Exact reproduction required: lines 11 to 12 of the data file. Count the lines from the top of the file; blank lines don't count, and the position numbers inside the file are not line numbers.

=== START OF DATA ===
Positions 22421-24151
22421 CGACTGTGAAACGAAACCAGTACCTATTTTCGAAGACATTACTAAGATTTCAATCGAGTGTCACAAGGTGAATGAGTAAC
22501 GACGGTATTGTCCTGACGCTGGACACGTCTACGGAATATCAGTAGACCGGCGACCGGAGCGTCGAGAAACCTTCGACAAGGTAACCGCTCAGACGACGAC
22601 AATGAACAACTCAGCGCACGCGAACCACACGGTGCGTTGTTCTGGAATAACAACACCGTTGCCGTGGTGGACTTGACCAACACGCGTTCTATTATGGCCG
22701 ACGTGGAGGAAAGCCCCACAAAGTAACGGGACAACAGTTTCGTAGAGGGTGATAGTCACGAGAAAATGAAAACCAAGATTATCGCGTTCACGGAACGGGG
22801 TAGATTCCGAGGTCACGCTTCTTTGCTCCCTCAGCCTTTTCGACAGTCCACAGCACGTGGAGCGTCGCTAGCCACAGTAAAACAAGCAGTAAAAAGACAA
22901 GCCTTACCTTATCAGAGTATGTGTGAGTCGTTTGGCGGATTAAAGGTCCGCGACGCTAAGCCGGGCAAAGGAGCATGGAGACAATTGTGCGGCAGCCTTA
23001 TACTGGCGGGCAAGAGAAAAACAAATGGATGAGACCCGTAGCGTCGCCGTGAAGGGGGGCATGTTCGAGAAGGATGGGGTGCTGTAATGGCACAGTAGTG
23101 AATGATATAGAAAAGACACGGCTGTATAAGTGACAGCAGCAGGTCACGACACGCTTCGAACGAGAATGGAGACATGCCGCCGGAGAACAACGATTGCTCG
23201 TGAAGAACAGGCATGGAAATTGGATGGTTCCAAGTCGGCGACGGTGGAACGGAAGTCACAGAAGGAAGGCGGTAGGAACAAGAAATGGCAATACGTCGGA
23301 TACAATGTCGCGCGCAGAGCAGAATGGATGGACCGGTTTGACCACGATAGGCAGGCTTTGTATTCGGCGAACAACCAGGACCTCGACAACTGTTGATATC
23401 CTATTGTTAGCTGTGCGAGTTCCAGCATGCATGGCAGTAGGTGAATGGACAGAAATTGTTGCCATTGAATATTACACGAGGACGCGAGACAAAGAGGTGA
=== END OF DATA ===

23301 TACAATGTCGCGCGCAGAGCAGAATGGATGGACCGGTTTGACCACGATAGGCAGGCTTTGTATTCGGCGAACAACCAGGACCTCGACAACTGTTGATATC
23401 CTATTGTTAGCTGTGCGAGTTCCAGCATGCATGGCAGTAGGTGAATGGACAGAAATTGTTGCCATTGAATATTACACGAGGACGCGAGACAAAGAGGTGA